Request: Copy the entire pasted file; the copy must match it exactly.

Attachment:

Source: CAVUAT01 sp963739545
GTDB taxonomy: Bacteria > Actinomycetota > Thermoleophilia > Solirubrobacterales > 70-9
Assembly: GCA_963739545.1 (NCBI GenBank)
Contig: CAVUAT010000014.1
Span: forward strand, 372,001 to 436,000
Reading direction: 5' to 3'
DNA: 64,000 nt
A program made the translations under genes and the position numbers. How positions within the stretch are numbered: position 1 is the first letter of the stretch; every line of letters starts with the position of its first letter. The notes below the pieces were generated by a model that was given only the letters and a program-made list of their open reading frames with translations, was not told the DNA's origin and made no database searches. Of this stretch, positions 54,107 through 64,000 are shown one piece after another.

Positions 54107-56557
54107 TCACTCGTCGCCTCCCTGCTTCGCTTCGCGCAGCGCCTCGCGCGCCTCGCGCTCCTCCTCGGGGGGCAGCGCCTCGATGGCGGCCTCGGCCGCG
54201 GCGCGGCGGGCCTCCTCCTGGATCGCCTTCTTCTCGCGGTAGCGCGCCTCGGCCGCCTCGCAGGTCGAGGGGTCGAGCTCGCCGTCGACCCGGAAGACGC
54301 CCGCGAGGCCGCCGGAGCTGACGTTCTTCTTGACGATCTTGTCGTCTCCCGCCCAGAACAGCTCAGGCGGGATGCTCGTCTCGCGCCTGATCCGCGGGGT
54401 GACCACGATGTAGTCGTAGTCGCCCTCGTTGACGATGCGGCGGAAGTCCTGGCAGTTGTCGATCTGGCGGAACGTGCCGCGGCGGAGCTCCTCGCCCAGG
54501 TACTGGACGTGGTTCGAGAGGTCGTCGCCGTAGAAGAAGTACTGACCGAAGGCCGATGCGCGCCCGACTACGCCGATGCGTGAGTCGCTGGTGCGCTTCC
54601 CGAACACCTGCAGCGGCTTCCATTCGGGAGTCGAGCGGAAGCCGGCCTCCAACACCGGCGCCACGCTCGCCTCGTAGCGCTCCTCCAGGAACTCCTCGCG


Source: CAVUAT01 sp963739545
GTDB taxonomy: Bacteria > Actinomycetota > Thermoleophilia > Solirubrobacterales > 70-9
Assembly: GCA_963739545.1 (NCBI GenBank)
Contig: CAVUAT010000014.1
Span: forward strand, 372,001 to 436,000
Reading direction: 5' to 3'
DNA: 64,000 nt
A program made the translations under genes and the position numbers. How positions within the stretch are numbered: position 1 is the first letter of the stretch; every line of letters starts with the position of its first letter. The notes below the pieces were generated by a model that was given only the letters and a program-made list of their open reading frames with translations, was not told the DNA's origin and made no database searches. Of this stretch, positions 54,107 through 64,000 are shown one piece after another.

Positions 54107-56557
54107 TCACTCGTCGCCTCCCTGCTTCGCTTCGCGCAGCGCCTCGCGCGCCTCGCGCTCCTCCTCGGGGGGCAGCGCCTCGATGGCGGCCTCGGCCGCG
54201 GCGCGGCGGGCCTCCTCCTGGATCGCCTTCTTCTCGCGGTAGCGCGCCTCGGCCGCCTCGCAGGTCGAGGGGTCGAGCTCGCCGTCGACCCGGAAGACGC
54301 CCGCGAGGCCGCCGGAGCTGACGTTCTTCTTGACGATCTTGTCGTCTCCCGCCCAGAACAGCTCAGGCGGGATGCTCGTCTCGCGCCTGATCCGCGGGGT
54401 GACCACGATGTAGTCGTAGTCGCCCTCGTTGACGATGCGGCGGAAGTCCTGGCAGTTGTCGATCTGGCGGAACGTGCCGCGGCGGAGCTCCTCGCCCAGG
54501 TACTGGACGTGGTTCGAGAGGTCGTCGCCGTAGAAGAAGTACTGACCGAAGGCCGATGCGCGCCCGACTACGCCGATGCGTGAGTCGCTGGTGCGCTTCC
54601 CGAACACCTGCAGCGGCTTCCATTCGGGAGTCGAGCGGAAGCCGGCCTCCAACACCGGCGCCACGCTCGCCTCGTAGCGCTCCTCCAGGAACTCCTCGCG